At its events, ASL has reportedly pushed theories comparing land conservation programs to the Holodomor, a genocide by famine conducted by the Soviet Union against Ukraine — and they are scheduled to push a conspiracy theory film by the misinformation outlet the Epoch Times, suggesting billionaires are plotting to draw down the world's food supply and force people to eat insects.
One ASL activist, Trent Loos, told The Daily Beast that "the natural state of the United States before Lewis and Clark was a horrific place ... even Lewis and Clark had to eat horses to get across mountain ranges. So to return it to its natural state is to regress us by 250 years.”
In recent years, ASL has sought to push itself more squarely into mainstream conservative circles, but has suffered setbacks as governors and members of Congress have withdrawn from working with the group.
This comes as other groups, like Moms for Liberty, continue to embed themselves in GOP politics around the country and set policy at the local level.
Former President Donald Trump is relying on the legal counsel of his less-wealthy co-defendants in the Georgia election racketeering case, reported The Messenger on Tuesday — effectively "cribbing" his defense off of them.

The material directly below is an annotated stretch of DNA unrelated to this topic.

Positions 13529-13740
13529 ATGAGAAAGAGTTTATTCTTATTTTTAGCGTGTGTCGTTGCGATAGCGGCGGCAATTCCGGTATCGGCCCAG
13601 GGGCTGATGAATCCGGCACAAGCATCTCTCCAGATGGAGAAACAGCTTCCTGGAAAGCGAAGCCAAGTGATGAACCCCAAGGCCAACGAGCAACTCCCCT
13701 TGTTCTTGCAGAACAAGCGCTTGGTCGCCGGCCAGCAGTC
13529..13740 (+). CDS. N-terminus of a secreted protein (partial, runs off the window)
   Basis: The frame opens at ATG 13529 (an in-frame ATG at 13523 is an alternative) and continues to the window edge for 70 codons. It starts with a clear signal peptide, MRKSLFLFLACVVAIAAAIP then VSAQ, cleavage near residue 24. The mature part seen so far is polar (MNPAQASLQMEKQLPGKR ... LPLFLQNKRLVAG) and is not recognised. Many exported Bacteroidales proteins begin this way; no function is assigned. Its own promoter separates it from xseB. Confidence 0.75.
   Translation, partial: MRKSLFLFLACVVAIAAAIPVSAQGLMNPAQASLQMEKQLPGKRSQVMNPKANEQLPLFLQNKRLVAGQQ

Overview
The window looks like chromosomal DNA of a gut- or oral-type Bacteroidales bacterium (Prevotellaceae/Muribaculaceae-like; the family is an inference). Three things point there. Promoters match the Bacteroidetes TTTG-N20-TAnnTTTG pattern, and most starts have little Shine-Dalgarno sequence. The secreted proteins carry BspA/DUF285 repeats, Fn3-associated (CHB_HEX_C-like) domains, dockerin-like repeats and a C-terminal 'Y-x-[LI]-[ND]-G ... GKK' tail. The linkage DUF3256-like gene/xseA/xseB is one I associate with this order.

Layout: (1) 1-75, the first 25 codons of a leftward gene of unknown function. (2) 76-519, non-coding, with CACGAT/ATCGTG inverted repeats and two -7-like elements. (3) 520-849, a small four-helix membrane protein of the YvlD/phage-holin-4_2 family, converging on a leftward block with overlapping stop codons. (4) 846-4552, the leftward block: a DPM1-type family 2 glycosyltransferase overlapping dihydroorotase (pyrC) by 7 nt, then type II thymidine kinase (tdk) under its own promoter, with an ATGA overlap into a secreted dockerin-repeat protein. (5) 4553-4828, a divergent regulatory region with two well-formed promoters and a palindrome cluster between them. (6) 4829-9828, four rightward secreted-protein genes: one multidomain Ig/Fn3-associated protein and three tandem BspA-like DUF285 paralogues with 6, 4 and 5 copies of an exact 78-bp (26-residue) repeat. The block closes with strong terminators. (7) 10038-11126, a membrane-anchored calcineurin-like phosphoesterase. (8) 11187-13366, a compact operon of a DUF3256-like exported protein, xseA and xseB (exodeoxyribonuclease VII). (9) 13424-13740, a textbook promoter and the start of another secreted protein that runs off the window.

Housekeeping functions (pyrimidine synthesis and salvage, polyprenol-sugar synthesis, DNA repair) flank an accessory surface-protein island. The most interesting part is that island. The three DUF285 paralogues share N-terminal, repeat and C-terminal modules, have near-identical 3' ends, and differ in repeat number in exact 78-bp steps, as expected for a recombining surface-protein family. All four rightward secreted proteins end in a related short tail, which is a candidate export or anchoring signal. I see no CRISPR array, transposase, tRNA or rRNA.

"By the numbers, at least nine of Trump’s recent defense motions seeking to quash the indictment from Fulton County District Attorney Fani Willis have been very brief items that essentially adopted the arguments of fellow co-defendants," reported Alessandro Marazzi Sassoon and Adam Klasfeld. "Trump is 'letting them do the heavy lifting,' said Caren Morrison, a Georgia State University law professor who has attended key recent Trump-related court hearings. 'Just basically let your co-defendant do the work and spend the money and then just be like: ‘Okay. I'll just add my name to that, please.''"
According to this report, Trump's strategy has already effectively gotten him to delay his trial, because lawyers Sidney Powell and Ken Chesebro, two of his co-defendants, successfully moved to sever their cases from his, requiring that he and at least some of the others stand trial at a later date.
Trump is also reportedly watching intently as his former White House Chief of Staff Mark Meadows and high-ranking DOJ ally Jeffrey Clark have moved, with little success, to get their cases removed to federal court, which could inform his decision about whether to try this himself.
"It remains unclear when or whether Superior Court Judge Scott McAfee will subdivide the remaining 17 co-defendants' case further, potentially spelling more delay," said the report. "But legal experts note that Trump's ability to sit back and watch the Fulton County proceedings play out over the next four or so months could work to the former president's advantage by giving him an early preview of Fulton County District Attorney Fani Willis’ evidence and strategy."
Willis is charging Trump and his allies' electoral scheme under the Racketeer Influenced and Corrupt Organizations (RICO) statute, which is much stronger in Georgia than on the federal level or in most states; numerous criminal conspiracies not conventionally considered organized crime can be charged under this law.